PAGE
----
How coral larvae travel thousands of miles due to climate change
Washington: A new computer simulation has revealed the epic, ocean-spanning journeys travelled by millimetre-sized coral larvae through the world`s seas.
The study, conducted at the University of Bristol (UB) and University of Miami (UM) Rosenstiel School of Marine and Atmospheric Science, is the first to recreate the oceanic paths along which corals disperse globally, and will eventually aid predictions of how coral reef distributions may shift with climate change.
Coral reefs are under increasing threat from the combined pressures of human activity, natural disturbances and climate change.
It has been suggested that coral may respond to these changing conditions by shifting to more favourable refuges, but their ability to do this will depend on the ocean currents.
"Dispersal is an extremely important process for corals. As they are attached to the seafloor as adults, the only way they can escape harmful conditions or replenish damaged reefs is by releasing their young to the mercy of the ocean currents," Sally Wood, a Ph.D. candidate at UB, said.
Where these intrepid explorers end up is therefore an important question for coral reef conservation.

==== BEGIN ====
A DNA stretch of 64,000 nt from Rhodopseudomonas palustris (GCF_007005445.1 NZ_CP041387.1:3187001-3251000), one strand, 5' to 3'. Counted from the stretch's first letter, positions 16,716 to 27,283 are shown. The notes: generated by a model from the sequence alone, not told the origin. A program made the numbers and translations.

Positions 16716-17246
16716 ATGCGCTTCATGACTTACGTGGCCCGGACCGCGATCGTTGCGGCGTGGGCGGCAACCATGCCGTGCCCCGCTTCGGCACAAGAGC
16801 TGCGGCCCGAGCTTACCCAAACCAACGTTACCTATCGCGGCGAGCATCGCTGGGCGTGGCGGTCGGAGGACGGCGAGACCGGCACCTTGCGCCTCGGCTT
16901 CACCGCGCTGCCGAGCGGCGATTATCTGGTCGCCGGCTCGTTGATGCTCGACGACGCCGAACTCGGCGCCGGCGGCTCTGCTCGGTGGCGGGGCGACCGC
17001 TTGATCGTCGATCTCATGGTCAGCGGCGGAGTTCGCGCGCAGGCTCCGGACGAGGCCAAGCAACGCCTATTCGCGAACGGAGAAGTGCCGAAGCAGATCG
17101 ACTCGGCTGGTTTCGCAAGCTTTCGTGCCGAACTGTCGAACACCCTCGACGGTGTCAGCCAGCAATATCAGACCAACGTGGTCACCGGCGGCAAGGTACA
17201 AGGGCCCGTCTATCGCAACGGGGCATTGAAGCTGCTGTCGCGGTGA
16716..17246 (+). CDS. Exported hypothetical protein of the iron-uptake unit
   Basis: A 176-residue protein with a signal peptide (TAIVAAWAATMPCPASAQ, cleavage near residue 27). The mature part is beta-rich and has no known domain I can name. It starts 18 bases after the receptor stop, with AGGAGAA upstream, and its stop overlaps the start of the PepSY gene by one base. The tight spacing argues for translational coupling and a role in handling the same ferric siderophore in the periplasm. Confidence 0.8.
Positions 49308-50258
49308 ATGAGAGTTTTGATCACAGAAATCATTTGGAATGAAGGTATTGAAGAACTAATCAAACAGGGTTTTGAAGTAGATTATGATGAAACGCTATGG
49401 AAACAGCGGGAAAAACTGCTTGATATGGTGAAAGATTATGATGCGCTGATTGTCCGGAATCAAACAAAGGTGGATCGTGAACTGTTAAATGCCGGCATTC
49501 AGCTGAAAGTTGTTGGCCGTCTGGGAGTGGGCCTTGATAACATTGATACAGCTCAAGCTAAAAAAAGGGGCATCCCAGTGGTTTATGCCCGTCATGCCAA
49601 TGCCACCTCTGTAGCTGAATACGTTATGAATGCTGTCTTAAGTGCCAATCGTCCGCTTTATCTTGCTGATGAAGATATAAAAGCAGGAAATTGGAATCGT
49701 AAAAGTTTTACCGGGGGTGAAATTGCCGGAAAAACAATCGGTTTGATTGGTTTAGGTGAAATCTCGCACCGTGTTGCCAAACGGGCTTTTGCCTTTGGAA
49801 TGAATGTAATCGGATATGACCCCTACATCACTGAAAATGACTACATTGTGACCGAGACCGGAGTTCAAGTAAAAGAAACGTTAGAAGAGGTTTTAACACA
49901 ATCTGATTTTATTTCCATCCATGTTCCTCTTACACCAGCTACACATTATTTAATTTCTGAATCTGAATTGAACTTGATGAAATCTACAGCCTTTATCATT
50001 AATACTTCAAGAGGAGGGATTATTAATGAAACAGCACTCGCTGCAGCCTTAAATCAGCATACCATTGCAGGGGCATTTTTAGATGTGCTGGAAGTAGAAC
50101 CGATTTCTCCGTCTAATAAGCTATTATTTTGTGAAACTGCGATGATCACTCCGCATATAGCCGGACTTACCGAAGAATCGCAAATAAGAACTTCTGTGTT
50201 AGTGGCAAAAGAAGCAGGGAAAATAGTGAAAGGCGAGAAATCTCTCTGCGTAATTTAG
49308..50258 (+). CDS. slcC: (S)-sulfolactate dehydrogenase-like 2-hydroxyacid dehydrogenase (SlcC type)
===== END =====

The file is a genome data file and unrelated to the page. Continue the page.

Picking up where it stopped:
However, tracking the movement of such tiny larvae in the vast oceans is an impossible task.
Collaborating across the pond, Wood used the Connectivity Modeling System (CMS) developed by Dr. Claire Paris, associate professor of Applied Marine Physics at UM to identify the billions of paths taken.
This larval migration model had been tested in a previous study against the reef-building coral Montastraea annularis in the Caribbean, where consensus between modeled estimates of genetic structure were found.
Some of the results yielded by the team were surprising. While the majority of simulated larvae settled close to home, others travelled as far as 9,000 km., almost the entire width of the Pacific Ocean.
When considered over multiple generations, this means that corals are able to cross entire ocean basins, using islands and coastlines as "stepping stones."
The study is published in the journal Global Ecology and Biogeography.
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